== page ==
Friday Photo: FotoNOMA Edition

InstantDC at FotoNOMA
InstantDC at FotoNOMA.

I have a confession.

I live in DC, take photos in DC, know lots of DC photographers, even won a FotoWeekDC contest but I cannot make heads or tails of the FotoWeekDC web site. There’s an overwhelming number of events – gallery openings, workshops (mostly paid), talks, lectures, training and other activities – but without an easy way to sort and find interesting stuff to see.

People have asked me what they should see during FotoWeek. I have no idea. I’m sure there’s lots of good stuff but I can’t figure out the web site.

But I can recommend FotoNOMA: The District Experience.  Admission is only $5 and includes photos from Strata Collective, Instant DC, The Pulitzer Center, International League of Conservation Photographers(ILCP), American Photographic Artists (APADC), Silvercore Photographers, Critical Exposure, Washington School of Photography, Galerie Blue Square, Indie Photobook Library, Empty Stretch and Women Photojournalists of Washington (WPOW).

The Strata Collective includes many of my favorite DC photographers such as Joshua Yospyn and Matt Dunn. They are experts at catching the absurdities of urban life. Many of their photos will be familiar to you, if you read the City Paper or local blogs.

I’m also friends with the folks behind InstantDC. Founded by James Campbell, the group has expanded my idea of the possibilities of mobile photography, from cutting-edge tools to different ways of seeing the world.

The International League of Conservation Photographers is also represented at FotoNOMA. They’re a great group of incredibly talented photographers who use their National Geographic-level skills to further environmental conservation.

FotoNOMA: The District Experience runs through November 10. The exhibit is just a couple blocks from the New York Avenue Metro. A whole new neighborhood is going up there. Check it out.

iPhone Photo Wins Honorable Mention in 2013 Cherry Blossom Photo Contest

Cherry Blossoms at sunset
Honorable Mention in 2013 Cherry Blossom Photo Contest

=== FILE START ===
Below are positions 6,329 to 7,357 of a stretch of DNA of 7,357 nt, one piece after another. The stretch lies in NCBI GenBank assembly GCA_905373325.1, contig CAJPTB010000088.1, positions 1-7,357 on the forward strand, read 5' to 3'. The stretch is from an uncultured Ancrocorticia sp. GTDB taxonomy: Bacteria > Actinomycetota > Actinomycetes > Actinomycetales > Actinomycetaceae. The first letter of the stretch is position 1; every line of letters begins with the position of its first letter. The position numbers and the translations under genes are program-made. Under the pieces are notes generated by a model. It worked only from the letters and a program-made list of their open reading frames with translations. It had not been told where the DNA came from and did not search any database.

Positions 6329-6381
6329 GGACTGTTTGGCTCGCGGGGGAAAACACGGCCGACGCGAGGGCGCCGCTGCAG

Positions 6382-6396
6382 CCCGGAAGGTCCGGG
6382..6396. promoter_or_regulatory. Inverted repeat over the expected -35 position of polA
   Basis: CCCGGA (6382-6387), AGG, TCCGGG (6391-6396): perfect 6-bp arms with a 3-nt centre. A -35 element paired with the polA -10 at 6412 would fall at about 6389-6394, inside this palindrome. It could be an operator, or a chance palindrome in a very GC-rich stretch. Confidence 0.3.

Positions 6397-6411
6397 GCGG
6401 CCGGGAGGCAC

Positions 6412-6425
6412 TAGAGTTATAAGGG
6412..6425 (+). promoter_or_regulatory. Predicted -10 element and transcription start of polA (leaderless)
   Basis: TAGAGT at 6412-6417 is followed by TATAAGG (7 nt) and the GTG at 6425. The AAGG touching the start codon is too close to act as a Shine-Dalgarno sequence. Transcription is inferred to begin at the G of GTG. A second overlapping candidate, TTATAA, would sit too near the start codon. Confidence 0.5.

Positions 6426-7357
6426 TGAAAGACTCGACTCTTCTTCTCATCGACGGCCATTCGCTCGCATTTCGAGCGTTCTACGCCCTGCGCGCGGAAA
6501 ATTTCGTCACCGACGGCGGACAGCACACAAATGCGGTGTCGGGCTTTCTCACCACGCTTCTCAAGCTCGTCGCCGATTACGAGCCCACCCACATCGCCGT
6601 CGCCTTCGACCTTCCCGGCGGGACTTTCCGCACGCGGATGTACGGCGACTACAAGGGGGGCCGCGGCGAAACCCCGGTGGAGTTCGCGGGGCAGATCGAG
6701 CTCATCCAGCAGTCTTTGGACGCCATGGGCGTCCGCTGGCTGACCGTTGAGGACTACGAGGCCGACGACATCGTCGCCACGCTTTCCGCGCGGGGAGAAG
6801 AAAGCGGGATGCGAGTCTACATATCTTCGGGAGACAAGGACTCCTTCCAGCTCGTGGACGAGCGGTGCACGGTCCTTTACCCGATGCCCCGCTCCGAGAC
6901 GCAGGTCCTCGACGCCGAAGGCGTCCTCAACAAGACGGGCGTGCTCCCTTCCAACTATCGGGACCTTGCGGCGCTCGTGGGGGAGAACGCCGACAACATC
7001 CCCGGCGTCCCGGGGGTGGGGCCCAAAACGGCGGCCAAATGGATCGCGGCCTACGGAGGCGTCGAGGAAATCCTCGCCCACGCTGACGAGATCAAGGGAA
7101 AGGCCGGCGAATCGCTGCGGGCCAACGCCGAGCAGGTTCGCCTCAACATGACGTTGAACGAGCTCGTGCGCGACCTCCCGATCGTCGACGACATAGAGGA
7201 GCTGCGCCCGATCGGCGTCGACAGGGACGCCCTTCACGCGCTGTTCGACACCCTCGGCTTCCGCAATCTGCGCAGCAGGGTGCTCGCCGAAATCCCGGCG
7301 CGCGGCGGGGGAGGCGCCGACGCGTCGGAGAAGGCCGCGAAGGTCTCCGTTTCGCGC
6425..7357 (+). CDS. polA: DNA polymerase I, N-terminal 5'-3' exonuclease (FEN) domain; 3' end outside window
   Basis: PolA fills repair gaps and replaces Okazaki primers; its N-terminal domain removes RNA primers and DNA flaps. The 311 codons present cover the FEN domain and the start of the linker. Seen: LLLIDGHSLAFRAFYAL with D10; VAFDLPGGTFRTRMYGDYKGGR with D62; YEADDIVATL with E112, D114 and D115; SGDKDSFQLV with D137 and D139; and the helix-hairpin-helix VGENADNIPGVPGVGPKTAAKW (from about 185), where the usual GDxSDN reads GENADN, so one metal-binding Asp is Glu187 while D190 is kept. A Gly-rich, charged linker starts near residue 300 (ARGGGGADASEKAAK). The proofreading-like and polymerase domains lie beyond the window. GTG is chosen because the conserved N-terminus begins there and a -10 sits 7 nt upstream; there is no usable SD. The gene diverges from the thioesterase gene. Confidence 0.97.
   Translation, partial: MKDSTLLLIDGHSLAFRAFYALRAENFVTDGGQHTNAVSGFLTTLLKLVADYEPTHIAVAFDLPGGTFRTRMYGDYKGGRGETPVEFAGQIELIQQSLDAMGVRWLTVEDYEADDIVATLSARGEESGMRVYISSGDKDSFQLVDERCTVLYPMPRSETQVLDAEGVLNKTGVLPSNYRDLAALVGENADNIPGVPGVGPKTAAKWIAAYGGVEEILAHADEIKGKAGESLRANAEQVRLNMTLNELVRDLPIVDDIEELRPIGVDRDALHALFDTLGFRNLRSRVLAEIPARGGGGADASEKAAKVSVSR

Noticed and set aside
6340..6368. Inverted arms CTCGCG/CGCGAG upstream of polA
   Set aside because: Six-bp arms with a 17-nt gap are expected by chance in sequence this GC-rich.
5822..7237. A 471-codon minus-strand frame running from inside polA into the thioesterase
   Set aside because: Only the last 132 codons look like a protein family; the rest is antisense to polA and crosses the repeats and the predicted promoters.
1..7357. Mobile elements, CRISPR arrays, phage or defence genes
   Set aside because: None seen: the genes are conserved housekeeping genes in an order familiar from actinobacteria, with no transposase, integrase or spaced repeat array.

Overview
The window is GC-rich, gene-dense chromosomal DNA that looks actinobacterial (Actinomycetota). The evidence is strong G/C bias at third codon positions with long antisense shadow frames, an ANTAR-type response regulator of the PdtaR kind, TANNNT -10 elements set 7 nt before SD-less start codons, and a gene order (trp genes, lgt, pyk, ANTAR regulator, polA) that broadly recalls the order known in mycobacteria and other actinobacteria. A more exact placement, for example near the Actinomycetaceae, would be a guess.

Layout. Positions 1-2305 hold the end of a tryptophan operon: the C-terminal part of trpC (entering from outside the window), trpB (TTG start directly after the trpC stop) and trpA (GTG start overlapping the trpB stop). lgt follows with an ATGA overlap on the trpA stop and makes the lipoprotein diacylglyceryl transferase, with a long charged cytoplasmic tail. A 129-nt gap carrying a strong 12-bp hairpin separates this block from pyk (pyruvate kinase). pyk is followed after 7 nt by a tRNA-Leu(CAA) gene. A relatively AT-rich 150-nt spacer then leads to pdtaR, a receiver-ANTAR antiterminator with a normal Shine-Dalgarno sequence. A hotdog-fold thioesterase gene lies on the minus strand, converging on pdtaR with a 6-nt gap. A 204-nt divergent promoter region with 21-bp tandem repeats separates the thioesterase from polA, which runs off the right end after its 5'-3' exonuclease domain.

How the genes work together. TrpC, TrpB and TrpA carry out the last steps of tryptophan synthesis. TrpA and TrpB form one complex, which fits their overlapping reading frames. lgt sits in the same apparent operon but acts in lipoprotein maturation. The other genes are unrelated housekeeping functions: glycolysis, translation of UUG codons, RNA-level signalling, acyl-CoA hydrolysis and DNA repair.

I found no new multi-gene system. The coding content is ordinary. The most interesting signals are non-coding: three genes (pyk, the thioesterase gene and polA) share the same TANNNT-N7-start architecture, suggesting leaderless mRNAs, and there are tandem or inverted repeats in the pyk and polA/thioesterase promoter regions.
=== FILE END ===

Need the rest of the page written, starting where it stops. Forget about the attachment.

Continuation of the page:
Digital has taken the guesswork out of photography. After all, you can check the screen of your camera to see if the photo came out. No more wondering if everything is in focus and properly exposed.

Even with these advancements, you still don’t know if the photo really works.

I biked to the Tidal Basin to see the cherry blossoms. As a jaded Washingtonian, I’ve seen innumerable perfect cherry blossom pictures. I wanted something different.

Across from the Jefferson Memorial, the late afternoon light was perfect – soft, warm and with a hazy quality to it. I liked how sunset was coming through the trees. And I’d been thinking of silhouettes.

I took the photo above with my iPhone 5, before moving on to take lots of other pictures with my “real” camera, the Canon.

Once I edited the photo in the Flickr mobile app (using my favorite Mammoth filter), I knew that this photo just worked. There’s a romantic quality to it, capturing how the cherry blossoms are a beautiful, shared experience.

This photo is an Honorable Mention in the 2013 Cherry Blossom Photo Contest. Sponsored by FotoDC, the contest was judged by Carolyn Russo of the Smithsonian’s National Air and Space Museum and Professional Photographer Frank Van Riper

I only submitted one photo to the contest. I had lots of other photos of blossoms and the Jefferson Memorial. They were pretty but looked like a million other pics. So I submitted my iPhone pic – it was different than the others. It popped. It worked.

Look for this photo, plus lots of others at the opening reception. Here’s the details: